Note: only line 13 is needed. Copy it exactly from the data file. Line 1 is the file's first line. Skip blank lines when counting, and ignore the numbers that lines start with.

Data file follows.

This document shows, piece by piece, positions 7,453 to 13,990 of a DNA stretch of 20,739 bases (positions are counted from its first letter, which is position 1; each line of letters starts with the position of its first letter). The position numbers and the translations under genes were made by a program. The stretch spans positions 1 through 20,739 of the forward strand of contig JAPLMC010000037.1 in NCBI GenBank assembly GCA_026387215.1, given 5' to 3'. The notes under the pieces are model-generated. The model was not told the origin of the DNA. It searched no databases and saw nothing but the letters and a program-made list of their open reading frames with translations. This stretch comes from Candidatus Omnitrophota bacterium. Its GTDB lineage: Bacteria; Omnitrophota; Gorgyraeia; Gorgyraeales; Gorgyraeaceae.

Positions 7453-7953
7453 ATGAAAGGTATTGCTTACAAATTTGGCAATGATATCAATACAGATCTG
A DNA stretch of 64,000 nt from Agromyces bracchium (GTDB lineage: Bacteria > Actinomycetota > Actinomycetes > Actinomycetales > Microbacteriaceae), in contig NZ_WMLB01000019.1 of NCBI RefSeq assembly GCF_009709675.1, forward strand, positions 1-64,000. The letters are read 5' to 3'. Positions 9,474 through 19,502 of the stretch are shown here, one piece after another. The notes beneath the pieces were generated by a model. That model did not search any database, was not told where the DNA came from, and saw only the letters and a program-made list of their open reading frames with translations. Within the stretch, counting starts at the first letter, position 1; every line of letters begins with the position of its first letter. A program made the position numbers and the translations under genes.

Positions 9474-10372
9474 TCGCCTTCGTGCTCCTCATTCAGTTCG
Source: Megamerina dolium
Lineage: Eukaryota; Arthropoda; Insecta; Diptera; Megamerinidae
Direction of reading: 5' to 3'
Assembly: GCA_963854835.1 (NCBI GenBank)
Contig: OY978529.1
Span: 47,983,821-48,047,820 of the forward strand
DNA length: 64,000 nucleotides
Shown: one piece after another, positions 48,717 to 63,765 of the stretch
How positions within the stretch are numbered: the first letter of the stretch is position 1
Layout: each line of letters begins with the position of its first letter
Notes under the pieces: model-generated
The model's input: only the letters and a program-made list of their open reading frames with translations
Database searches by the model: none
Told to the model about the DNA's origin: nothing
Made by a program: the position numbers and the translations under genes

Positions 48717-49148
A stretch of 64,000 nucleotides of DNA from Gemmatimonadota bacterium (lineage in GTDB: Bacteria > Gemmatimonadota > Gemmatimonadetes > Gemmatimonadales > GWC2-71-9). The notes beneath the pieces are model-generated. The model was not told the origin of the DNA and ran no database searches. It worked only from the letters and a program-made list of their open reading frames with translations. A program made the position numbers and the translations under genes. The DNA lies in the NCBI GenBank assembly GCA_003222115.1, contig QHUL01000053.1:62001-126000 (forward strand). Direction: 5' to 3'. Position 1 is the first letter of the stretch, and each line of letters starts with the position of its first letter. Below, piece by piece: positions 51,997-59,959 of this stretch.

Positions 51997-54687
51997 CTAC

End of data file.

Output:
DNA length: 64,000 nucleotides